Sharlet cited several examples of what he claimed were actions inappropriate in a military that is supposed to be religiously neutral: When he was commandant of cadets at the United States Air Force Academy, Major General Johnny A.Weida made the National Day of Prayer and exclusively Christian event; Major General Robert Caslen appeared in uniform in videos for Christian Embassy, an organization that ministers to members of Congress, Pentagon officials, and the diplomatic corps and is part of Campus Crusade for Christ International; Lieutenant General Robert Van Antwerp wore his uniform during high-profile televised religious events, including the 2003 Billy Graham Crusade. Other military leaders have endorsed Christian books or religious-centered fitness programs, according to Sharlet. And he reported that a group within the military, the Officers’ Christian Fellowship, created Bible studies characterizing the war in Afghanistan as spiritual warfare, and the mission of the armed forces as a holy war fought for souls at home as well as abroad.
Another of the panelists, C. Welton Gaddy, a Baptist minister from Louisiana who leads the national organization The Interfaith Alliance, suggested that the events at Fort Hood, TX, where a Muslim Army officer is accused of killing a dozen soldiers and civilians in a Nov. 5 rampage, have highlighted the relationship between religion and the military, particularly the status of minority religious groups in the military.
“I honestly think we are at a teachable moment in this nation on the very issues we are discussing.. . What are the lessons you see coming out of that critical moment that would be good for everyone to understand about religion and the military and, really, the central, critical role that chaplains have in negotiating that truth.”
At a number of points during the conference, participants took up the question of the expanded role chaplains now have—a role that several speakers contended is not always welcomed by the chaplains.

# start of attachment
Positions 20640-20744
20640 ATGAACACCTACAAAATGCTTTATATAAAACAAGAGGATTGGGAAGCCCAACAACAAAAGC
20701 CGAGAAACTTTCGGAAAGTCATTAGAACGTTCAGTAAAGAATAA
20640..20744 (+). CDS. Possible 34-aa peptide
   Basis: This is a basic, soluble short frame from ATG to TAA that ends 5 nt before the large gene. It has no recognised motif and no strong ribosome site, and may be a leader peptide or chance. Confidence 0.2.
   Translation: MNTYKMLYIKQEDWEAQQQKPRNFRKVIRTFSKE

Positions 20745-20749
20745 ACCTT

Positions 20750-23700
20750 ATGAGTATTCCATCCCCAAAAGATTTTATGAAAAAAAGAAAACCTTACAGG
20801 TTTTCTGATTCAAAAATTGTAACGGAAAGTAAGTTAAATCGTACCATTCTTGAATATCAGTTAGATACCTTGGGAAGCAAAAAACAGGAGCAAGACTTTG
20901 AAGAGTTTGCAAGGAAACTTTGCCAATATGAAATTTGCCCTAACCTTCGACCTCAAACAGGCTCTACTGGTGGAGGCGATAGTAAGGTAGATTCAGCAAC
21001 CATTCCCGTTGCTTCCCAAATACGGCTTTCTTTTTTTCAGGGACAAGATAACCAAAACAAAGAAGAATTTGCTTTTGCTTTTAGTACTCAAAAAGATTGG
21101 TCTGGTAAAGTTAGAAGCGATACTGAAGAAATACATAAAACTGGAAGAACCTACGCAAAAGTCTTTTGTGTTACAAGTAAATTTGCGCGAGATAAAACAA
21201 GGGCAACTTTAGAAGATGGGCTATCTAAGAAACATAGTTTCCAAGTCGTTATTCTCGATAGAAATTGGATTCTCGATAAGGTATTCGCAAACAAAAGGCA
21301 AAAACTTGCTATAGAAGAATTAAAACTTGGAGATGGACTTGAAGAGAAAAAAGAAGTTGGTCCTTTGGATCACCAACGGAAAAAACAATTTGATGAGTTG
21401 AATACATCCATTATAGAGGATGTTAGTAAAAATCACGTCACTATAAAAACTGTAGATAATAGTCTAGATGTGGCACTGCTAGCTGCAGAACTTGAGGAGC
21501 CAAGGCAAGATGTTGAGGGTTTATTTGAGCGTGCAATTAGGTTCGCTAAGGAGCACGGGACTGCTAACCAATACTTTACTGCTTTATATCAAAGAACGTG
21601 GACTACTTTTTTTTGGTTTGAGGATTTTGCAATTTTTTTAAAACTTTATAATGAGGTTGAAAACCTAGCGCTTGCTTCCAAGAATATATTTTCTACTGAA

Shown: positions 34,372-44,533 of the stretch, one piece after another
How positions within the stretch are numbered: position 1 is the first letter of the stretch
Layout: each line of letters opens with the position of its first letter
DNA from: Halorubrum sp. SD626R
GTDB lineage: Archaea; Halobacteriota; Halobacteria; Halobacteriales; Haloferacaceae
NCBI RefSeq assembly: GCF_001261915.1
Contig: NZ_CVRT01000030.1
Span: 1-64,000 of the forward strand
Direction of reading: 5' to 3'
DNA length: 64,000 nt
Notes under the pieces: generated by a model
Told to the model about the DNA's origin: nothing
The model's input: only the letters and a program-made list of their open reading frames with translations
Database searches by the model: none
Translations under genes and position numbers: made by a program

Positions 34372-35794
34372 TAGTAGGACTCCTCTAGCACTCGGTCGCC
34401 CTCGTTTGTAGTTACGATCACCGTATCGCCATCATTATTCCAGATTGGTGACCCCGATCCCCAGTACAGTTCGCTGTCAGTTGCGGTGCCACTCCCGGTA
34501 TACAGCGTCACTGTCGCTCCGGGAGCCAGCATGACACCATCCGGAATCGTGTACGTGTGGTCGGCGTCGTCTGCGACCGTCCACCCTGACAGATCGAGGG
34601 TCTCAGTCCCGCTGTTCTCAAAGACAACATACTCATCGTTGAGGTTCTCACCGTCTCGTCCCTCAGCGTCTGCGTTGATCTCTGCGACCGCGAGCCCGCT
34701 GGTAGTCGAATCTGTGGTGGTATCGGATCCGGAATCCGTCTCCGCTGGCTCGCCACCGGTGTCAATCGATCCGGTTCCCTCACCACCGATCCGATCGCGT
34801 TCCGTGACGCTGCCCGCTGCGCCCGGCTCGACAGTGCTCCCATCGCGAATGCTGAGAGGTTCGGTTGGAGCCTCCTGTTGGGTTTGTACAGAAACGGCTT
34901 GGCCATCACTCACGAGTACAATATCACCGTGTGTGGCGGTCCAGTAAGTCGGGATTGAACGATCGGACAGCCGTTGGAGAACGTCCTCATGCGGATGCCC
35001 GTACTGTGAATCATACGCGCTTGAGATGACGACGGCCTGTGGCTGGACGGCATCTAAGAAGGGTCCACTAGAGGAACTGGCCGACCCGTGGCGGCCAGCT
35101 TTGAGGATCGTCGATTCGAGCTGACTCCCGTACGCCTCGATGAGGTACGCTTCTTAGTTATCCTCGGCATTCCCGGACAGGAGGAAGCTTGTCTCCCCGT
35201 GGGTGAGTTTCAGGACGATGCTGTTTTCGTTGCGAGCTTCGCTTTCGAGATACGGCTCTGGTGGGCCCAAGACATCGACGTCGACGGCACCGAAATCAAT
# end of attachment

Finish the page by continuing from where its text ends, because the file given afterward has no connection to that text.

Over the past several decades, Loveland noted, chaplains have been asked to engage troops at levels that go well beyond the traditional roles of pastoral counseling and preaching—a role, for example, that has chaplains discussing just war theory with soldiers and advising commanders about the religious beliefs of the enemy.
Such duties, explained Loveland, are “more than simply advising and consulting with the commander regarding religion, morals, and morale in the command” but also “criticizing, when necessary, his decisions, policies, and leadership.” Surveys, she said have shown that many or most chaplains prefer traditional pastoral duties.
That sentiment was echoed by some of the military personnel at the conference, prompting one to raise the question of whether it would be better to assign those expanded duties to intelligence officers with religious training instead of chaplains.
While much criticism was leveled against the aggressive posture of evangelicals in the military chaplaincy, there were also criticisms of mainline churches’ reluctance to engage the military or, at the more extreme level, even discouraging against military service.
Said Loveland, “The mainline Protestant denominations don’t seem to encourage people to go into the chaplaincy... and those that they have in the chaplaincy they don’t seem to support to any great degree.”
She linked much of that opposition to anti-war sentiments, going as far back as World War II and, then, the Vietnam War, which she termed not only “anti-war” but “anti-military” as well.
“The antimilitaristic viewpoint I think... is kind of a subtext of a lot of the mainline denominations,” suggested Loveland.
Shelly Rambo, who teaches theology at Boston University in classes that include a number of military chaplains, also referenced the mainline reluctance with respect to the military.